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Srijan R. Shetty

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As engineers, we go overboard with engineering. Consider a recent bete noire was the lack of a good API to get NAV for mutual funds in India. AMFI, the association for mutual funds in India maintains a text file containing all the NAVs at open here.

The first attempt I did to query the API was to write a python behemoth to which did a simple search after converting the data into json, and is hosted here. Pleased with my prowess of python, I decided to implement fuzzy-search as well. After spending a few minutes pondering the correct interface of the commandline, I thought I should give bash a chance to solve the issue. fzf, is already all over my zsh-fu and it seemed well versed to handle this task. All I needed was to massage the data returned into something easily fed into fzf, after 10 minutes, I had the following:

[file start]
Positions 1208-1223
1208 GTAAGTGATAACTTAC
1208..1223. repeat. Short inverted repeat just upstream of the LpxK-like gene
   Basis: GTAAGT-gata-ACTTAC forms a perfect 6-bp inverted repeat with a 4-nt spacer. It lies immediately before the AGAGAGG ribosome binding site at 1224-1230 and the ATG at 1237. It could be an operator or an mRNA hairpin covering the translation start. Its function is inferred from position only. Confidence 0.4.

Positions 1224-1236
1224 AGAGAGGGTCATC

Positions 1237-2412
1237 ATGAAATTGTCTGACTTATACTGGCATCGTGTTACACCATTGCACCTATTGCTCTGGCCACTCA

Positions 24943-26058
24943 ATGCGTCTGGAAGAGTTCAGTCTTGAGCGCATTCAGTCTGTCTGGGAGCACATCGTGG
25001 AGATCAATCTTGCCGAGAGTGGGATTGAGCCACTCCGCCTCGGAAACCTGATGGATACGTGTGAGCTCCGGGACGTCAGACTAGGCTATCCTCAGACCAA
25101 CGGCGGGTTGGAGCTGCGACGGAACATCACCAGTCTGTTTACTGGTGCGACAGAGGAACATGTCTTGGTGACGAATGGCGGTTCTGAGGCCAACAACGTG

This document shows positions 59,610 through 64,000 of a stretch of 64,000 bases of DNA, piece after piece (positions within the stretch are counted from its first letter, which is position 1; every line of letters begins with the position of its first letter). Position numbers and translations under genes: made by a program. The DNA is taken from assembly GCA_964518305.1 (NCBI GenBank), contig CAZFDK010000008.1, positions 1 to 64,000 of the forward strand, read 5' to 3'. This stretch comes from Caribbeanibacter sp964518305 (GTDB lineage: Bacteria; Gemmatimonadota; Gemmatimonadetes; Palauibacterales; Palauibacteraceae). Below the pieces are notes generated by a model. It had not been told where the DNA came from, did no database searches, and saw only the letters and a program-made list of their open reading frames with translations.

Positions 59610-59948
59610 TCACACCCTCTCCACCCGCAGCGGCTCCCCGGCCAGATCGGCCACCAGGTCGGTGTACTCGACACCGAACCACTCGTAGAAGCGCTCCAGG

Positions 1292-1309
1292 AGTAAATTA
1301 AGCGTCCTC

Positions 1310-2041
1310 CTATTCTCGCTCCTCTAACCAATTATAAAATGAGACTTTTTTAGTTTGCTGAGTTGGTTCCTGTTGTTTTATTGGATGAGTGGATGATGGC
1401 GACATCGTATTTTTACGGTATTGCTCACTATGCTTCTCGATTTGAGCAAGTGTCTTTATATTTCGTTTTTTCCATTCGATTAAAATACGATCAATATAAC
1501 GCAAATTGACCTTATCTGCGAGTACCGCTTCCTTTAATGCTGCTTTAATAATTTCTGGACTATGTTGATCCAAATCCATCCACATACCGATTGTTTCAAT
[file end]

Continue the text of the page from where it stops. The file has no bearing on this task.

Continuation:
get-nav () {
        http | cut -d';' -f4,5 | tr ';' '\t' | fzf

This zsh snippet makes use of httpie to download the file, cut and tr to conver the output to a format feedable to fzf and now I have generic fuzzy completion in a zsh one liner. Here’s a demo of the same:

The UNIX rule of composition and KISS have stood the test of time. It’s easy to get overboard and reinvent the wheel when you could create complex text munging in one liners of shell.